My daughter is my oldest, she's 5 years old, and her biological daughter left her when she was two. In April it will be 3 years since she's seen him. About a year after that she was adopted by my son's father. Her situation is a tad bit different because she can faintly remember her biological dad. She has honestly thought that her adopted dad was her real dad and when she'd have memory flash backs she would seem confused as to why she remembered another dad, who to her, wasn't her dad. She's very mature and very intelligent for her age, but I too had wondered when I should tell her because once she gets older it would be obvious that she wasn't really his child. Her biological father was 1/2 Mexican and 1/2 Italian, her adopted dad is 1/4 Mexican so needless to say there is quite a bit of difference in the skin tone and ethnicity between my son and daughter. About 4 months back my daughter started having a huge flashback of her biological father and seemed totally fine with it as if she understood what was going on. I decided to explain it to her, and she completely understood, she didn't ask to see him, just asked why she stopped seeing him. I never belittled her biological father, just explained that her "new" dad loved her very much and that's why he adopted her. She has never had any issues from this discussion yet. She is fully aware of the situation, and has not brought up the topic of her biological father again. I know some might tisk me for telling her so soon, but my daughter has seen a lot in her life, and she is very intelligent and mature for her age. I wouldn't ever suggest telling a 5 year old that sort of information unless they were mentally ready to process it. So I would say it depends on the maturity level the 8 year old has. But if the husband should have a say so in the matter also. He might rather the biological father stay out and things continue the way they have even after the divorce. Then just at some point explain the situation to the child in a nice manner so that they don't feel unloved or unwanted by the real father. There is no worse feeling for a child than to feel unwanted or unloved, even if they never knew the father. But given the situation that the child has never met the biological father, I feel that it would be best to wait until more of a teen to late teen age to explain it to the child, unless of course the child starts to question it earlier on. Good luck!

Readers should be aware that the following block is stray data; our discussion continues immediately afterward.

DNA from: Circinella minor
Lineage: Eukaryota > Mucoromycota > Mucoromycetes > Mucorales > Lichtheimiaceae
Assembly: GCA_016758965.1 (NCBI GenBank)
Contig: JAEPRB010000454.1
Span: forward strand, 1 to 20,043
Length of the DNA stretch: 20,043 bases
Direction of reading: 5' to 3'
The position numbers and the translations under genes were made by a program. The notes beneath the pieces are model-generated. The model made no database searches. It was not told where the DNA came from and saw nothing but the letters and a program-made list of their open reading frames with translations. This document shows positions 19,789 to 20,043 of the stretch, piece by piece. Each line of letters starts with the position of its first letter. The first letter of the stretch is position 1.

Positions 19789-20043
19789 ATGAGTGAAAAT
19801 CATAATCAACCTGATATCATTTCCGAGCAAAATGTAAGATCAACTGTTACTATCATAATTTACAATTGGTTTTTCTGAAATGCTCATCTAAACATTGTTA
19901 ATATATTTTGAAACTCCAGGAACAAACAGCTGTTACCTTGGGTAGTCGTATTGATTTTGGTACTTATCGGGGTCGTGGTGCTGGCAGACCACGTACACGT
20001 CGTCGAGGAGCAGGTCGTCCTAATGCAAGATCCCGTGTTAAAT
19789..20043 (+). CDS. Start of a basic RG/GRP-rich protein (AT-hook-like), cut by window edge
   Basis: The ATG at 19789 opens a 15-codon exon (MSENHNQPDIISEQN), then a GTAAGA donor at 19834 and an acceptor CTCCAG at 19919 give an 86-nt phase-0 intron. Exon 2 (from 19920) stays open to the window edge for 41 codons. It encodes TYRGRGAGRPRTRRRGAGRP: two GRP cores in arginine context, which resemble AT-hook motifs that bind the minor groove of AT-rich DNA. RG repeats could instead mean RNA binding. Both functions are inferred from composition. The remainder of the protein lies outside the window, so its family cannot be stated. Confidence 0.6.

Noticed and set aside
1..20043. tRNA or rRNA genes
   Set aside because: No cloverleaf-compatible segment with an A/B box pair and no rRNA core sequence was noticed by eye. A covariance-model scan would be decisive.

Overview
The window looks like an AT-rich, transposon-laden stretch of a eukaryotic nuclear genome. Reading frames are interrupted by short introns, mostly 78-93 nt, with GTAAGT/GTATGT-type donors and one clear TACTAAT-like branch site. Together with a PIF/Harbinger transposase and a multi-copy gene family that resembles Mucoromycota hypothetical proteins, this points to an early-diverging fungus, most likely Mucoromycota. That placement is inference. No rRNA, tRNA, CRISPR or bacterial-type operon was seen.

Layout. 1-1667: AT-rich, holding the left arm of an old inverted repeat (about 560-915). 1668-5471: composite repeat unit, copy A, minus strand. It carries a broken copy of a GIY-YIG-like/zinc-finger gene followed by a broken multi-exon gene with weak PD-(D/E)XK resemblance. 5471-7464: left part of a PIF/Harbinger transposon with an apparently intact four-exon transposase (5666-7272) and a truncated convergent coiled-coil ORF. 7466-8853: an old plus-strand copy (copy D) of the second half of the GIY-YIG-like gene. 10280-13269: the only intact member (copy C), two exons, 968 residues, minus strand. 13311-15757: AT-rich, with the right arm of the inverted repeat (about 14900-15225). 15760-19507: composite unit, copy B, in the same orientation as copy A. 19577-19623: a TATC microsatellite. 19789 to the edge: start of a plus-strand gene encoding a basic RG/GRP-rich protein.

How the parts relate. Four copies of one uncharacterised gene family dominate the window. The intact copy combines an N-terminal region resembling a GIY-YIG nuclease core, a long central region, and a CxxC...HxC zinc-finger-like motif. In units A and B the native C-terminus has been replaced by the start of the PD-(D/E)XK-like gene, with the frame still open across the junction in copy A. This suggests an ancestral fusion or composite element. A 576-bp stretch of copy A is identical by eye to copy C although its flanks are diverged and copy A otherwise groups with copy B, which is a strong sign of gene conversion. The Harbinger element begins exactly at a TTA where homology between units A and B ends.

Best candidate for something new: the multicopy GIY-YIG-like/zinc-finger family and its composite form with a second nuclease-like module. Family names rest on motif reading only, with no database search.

J.,

I would eventually tell her but when you think she is ready and mature. I am 1 of 5 kids and I have a different father than my brothers and sisters the guy we lived with and the one I called dad (it was their dad) I found out when I was 13 he wasnt my biological father, I never met my real dad and to this day I still dont know him and the father I knew as my dad wasnt a great man to his kids, he passed away in 85, but I am glad my mom told me I had a different father, I was always told I never looked like the dad that raised me, I was different all together. I didnt look like my brothers and sisters either. I think every kid has a right to know where they came from just use your better judgement and when the time is right.

It didnt change who I am today by not knowing my father, but in her case she has that oppurtunity to meet him, let it be her chose to want to get to know him or not.

Hope that helps

G.

I have been struggling with a similar situation. My son is 3, and my husband has been his daddy since birth, but is not the biological father. I think children need to be raised with that knowledge, because if you tell them once they're older they're more likely to be upset that the secret was kept from them. It's almost as if they've been lied to. I am trying to figure out how to approach the situation as he grows, so anything your friend learns from the experience, I'd be glad to know. Best of luck, I hope that she decides on what's best for the whole family. Feel free to email me at ____@____.com.

I just want to share my story and opinion. My son has never seen his bio father. He was 5 months when I started dating my husband and 2 when we married. I believe honesty is the best policy and I began to tell my son as soon as we could carry on a converstation. Secrets come back to bite ya!!